Bilirubin - urine
Bilirubin is a yellowish pigment found in bile, which is a fluid produced by the liver and stored in the gallbladder.
Bile is a fluid that is made and released by the liver and stored in the gallbladder. Bile helps with digestion. It breaks down fats into fatty acid...Read Article Now Book Mark Article
This article is about a lab test to measure the amount of bilirubin in the urine. Large amounts of bilirubin in the body can lead to jaundice.
Bilirubin may also be measured with a blood test.
How the Test is Performed
This test can be done on any urine sample.
For an infant, thoroughly wash the area where urine exits the body.
- Open a urine collection bag (a plastic bag with an adhesive paper on one end).
- For males, place the entire penis in the bag and attach the adhesive to the skin.
- For females, place the bag over the labia.
- Diaper as usual over the secured bag.
This procedure may take a few tries. An active baby can move the bag, causing urine to go into the diaper.
Check the infant often and change the bag after the infant has urinated into it. Drain the urine from the bag into the container provided by your health care provider.
Deliver the sample to the laboratory or to your provider as soon as possible.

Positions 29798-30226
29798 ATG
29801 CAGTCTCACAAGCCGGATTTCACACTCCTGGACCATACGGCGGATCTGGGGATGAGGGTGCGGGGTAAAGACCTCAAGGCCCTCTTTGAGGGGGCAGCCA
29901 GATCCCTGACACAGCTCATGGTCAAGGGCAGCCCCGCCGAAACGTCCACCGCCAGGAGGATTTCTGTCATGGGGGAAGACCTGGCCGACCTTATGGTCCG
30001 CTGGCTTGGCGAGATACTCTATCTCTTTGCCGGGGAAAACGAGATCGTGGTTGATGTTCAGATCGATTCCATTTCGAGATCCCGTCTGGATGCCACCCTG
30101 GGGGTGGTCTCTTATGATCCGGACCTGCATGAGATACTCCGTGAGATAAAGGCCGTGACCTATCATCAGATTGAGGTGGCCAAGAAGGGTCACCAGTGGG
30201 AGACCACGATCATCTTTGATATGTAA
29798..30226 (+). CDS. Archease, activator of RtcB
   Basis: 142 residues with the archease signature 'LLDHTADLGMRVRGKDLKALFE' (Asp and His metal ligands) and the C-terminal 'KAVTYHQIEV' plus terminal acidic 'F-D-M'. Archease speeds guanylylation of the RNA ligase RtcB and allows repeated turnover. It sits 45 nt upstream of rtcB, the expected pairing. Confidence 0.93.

How to Prepare for the Test
Many medicines can interfere with blood test results.
- Your provider will tell you if you need to stop taking any medicines before you have this test.
- Do not stop or change your medicines without first talking to your provider.
How the Test will Feel
The test involves only normal urination, and there is no discomfort.
Why the Test is Performed
This test may be done to diagnose liver or gallbladder problems.
Bilirubin is not normally found in the urine.
What Abnormal Results Mean
Increased levels of bilirubin in the urine may be due to:
Bilirubin can break down in light. That is why babies with jaundice are sometimes placed under blue fluorescent lamps.
David C. Dugdale, III, MD, Professor of Medicine, Division of General Medicine, Department of Medicine, University of Washington School of Medicine, Seattle, WA. Also reviewed by David Zieve, MD, MHA, Medical Director, Brenda Conaway, Editorial Director, and the A.D.A.M. Editorial team.
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